Jurisdiction - Singapore
Singapore – Succession And Wills: Lee Koon (By Her Attorneys Seah Teong Kang And Seah Chiew Tee) v Seah Yong Chwan (Executor Of The Estate Of Seah Eng Teow, Deceased) [2013] SGHC 285

12 March, 2014


Legal News & Analysis – Asia Pacific – Singapore – Dispute Resolution


A gift of shares in a company pursuant to a will did not fail because the company was being wound up at the time the estate was administered; instead the legatees of the shares gained an interest in the liquidation surplus:

— Lee Koon (by her attorneys Seah Teong Kang and Seah Chiew Tee) v Seah Yong Chwan (executor of the estate of Seah Eng Teow, deceased) [2013] SGHC 285 (Singapore, High Court, 30 December 2013)


The plaintiff’s late husband had held shares in a family-owned and -run company (“Company”). He had willed those shares to the plaintiff and two of his children. His will (“Will”) also provided that any residual assets in his estate would go to the plaintiff, his wife. Shortly before his Will was executed, the shareholders of the Company applied to wind up the Company. The shareholders of the Company were to receive 15.488 cents per share upon the liquidation.

If the bequest of the shares in the Will was effective, the plaintiff would receive a total of S$15,488, being her share of the liquidation surplus for the shares bequeathed to her. If however the bequest was defeated by the winding up of the Company, the full amount of the liquidation surplus payable in respect of the deceased’s shares would become part of the residual assets of the estate. This sum, a total of S$177,550.95, would then go to the plaintiff.



The Singapore High Court held that the surplus did not fall into the residuary estate, and that the plaintiff was therefore only entitled to that part of the liquidation surplus distributable for the shares specifically bequeathed to her.

The Court first noted that a share does not confer in the holder either legal or beneficial interest in the property of the company; what the shareholder gets instead is a bundle of rights or choses in action such as the right to participate in the company in accordance with the memorandum and articles of association. When a company is wound up, what the shareholder has is a right to participate in the distribution of the assets of the company after all its debts have been paid.

On the demise of the shareholder, this right devolves in the normal way to the specific legatee who has been bequeathed the shares under a will. This is not a transfer and accordingly section 259 of the Companies Act which voids the transfer of shares after the commencement of winding up by the court does not apply.

At the time of the deceased’s death, therefore, the deceased held, as a shareholder of the Company, a right to participate in an aliquot share in the distribution of the liquidation surplus. This included the right to compel the liquidator to pay out the ascertained surplus and consequently the right to receive the fruits of the distribution of this surplus in aliquot shares. This right devolved to the personal representative of the deceased, to be dealt with in accordance with the terms of the deceased’s Will. As the deceased passed away when the Company was in the process of winding up, the Court inferred that the deceased intended to give to the legatees the shares along with whatever rights that came with ownership thereof, including the interest in the liquidation surplus.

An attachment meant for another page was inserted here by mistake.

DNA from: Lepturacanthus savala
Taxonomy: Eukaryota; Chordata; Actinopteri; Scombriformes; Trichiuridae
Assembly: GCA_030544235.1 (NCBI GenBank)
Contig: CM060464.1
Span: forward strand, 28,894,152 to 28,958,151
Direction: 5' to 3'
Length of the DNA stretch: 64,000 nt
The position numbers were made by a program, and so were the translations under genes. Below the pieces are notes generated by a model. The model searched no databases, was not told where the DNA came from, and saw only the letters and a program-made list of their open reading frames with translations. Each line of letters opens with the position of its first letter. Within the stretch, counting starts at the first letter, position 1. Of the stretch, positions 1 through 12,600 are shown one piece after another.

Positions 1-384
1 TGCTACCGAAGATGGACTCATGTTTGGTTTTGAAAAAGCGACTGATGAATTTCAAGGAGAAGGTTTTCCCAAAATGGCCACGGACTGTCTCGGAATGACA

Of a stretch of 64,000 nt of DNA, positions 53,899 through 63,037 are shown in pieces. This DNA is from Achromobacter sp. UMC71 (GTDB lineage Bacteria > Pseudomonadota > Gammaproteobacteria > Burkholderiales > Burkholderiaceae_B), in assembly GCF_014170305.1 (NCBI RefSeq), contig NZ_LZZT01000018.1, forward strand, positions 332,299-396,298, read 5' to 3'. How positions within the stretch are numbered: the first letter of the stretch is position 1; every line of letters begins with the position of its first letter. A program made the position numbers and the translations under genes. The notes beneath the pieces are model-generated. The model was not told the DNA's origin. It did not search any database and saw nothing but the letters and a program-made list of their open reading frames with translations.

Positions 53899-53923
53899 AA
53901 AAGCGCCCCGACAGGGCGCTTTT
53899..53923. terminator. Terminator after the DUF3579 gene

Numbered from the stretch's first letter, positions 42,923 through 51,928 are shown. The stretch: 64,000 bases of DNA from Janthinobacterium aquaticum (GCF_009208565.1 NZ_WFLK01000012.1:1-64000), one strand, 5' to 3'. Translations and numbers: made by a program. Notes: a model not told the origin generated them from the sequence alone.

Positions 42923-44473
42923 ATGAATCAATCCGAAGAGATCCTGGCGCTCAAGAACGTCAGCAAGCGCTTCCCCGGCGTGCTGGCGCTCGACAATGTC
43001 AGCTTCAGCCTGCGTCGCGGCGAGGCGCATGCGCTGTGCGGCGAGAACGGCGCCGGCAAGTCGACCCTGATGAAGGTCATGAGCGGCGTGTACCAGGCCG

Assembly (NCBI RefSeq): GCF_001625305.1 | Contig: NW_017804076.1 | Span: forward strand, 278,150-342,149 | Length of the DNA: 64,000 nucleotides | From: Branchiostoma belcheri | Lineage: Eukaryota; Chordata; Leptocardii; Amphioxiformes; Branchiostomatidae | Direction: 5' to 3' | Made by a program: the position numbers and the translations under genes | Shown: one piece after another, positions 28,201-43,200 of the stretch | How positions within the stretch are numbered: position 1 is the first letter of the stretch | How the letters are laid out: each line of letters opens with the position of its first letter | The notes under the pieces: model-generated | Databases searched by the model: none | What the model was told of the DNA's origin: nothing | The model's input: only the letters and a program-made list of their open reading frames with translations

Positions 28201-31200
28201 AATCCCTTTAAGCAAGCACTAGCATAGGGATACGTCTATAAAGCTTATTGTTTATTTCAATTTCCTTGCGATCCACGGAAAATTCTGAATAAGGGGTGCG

The Court therefore held that the liquidation surplus of the shares was therefore validly disposed of, and it followed that it did not fall into the residuary estate. The specific bequest therefore did not fail, and the plaintiff and her two children would receive their share of the liquidation surplus referable to the shares bequeathed to them.

Our Comments / Analysis

This case provides a timely reminder of the need to ensure that up-to-date information regarding the property and assets which are bequeathed in a will are duly and accurately reflected in the will. In this case, the Court noted that the application to wind up the Company was made shortly before the Will was executed such that on one interpretation, it was possible to read the Will as devising to the specific legatees their aliquot shares to be paid in cash out of the liquidation surplus of the Company rather than a gift of the shares in specie. Without this factual context, it is arguable whether a court faced with the same terms in a will, may nevertheless conclude that the bequeathed shares in the Company includes the liquidation surplus arising from the shares specifically bequeathed.




For further information, please contact:


Bock Eng Sim, Partner, WongPartnership

[email protected]


WongPartnership Dispute Resolution Practice Profile in Singapore


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